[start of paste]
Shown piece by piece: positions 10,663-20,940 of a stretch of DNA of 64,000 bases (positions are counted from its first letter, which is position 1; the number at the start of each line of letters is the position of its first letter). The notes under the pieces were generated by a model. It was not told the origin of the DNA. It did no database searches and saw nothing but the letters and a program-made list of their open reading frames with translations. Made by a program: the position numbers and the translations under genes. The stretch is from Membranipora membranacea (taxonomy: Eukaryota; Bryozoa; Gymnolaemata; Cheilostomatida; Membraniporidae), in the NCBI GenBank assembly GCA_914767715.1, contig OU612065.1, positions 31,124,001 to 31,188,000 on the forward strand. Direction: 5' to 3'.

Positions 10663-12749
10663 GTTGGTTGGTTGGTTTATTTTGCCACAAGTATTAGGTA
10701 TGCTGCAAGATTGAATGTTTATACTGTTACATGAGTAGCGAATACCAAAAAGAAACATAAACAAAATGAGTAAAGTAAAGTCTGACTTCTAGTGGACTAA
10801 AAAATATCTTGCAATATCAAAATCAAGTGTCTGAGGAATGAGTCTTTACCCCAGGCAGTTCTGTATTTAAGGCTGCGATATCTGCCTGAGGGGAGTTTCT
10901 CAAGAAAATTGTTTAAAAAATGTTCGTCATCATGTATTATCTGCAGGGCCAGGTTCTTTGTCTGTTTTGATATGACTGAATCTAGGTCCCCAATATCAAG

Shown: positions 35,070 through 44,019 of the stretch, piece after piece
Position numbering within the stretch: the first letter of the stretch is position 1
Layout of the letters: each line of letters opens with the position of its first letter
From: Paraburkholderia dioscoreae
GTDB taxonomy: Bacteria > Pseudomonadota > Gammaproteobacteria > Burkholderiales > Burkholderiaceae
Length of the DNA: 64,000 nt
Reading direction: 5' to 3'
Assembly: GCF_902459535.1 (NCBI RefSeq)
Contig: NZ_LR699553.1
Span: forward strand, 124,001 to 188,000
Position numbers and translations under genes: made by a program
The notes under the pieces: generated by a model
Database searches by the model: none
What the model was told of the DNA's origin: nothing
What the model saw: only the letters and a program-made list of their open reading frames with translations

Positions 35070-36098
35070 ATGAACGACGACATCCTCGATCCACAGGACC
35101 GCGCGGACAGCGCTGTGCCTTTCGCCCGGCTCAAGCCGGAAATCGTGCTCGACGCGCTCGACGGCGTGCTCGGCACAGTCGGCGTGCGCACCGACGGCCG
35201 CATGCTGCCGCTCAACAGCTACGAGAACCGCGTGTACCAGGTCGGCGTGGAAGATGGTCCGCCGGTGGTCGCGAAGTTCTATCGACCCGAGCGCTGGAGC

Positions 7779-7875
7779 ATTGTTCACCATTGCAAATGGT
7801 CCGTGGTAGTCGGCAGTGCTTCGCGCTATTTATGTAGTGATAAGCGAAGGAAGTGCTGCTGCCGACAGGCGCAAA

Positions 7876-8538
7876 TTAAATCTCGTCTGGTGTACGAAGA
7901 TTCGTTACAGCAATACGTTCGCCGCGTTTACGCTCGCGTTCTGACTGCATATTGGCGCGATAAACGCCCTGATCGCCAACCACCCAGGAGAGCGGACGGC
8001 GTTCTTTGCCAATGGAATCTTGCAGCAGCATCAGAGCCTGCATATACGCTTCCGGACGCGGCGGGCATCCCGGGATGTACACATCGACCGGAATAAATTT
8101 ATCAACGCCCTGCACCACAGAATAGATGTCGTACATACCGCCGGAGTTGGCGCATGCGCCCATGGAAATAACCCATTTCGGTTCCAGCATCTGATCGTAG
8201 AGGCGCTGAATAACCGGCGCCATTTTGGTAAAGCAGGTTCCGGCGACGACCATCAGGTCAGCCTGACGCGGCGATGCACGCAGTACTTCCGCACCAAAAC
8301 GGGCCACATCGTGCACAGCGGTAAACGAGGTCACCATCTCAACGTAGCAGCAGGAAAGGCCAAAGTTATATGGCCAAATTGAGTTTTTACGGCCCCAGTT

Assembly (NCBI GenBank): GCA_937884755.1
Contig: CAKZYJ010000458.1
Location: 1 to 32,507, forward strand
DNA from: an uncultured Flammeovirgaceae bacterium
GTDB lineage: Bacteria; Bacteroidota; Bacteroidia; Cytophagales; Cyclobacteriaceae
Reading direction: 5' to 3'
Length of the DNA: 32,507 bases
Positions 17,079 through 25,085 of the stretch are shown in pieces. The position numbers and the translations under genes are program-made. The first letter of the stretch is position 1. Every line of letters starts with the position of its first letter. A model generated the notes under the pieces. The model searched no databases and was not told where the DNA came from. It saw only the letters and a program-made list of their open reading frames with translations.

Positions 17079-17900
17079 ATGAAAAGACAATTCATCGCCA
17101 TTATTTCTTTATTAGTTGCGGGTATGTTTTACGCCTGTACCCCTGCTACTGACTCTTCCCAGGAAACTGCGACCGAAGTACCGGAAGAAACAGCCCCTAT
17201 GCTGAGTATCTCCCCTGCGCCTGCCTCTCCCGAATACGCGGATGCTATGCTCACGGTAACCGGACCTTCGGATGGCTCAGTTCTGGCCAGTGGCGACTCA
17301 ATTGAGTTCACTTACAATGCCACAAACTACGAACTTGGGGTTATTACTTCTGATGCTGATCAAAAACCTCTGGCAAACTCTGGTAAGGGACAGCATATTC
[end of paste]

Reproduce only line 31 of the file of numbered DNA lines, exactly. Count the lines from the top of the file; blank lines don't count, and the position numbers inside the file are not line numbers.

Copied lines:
7901 TTCGTTACAGCAATACGTTCGCCGCGTTTACGCTCGCGTTCTGACTGCATATTGGCGCGATAAACGCCCTGATCGCCAACCACCCAGGAGAGCGGACGGC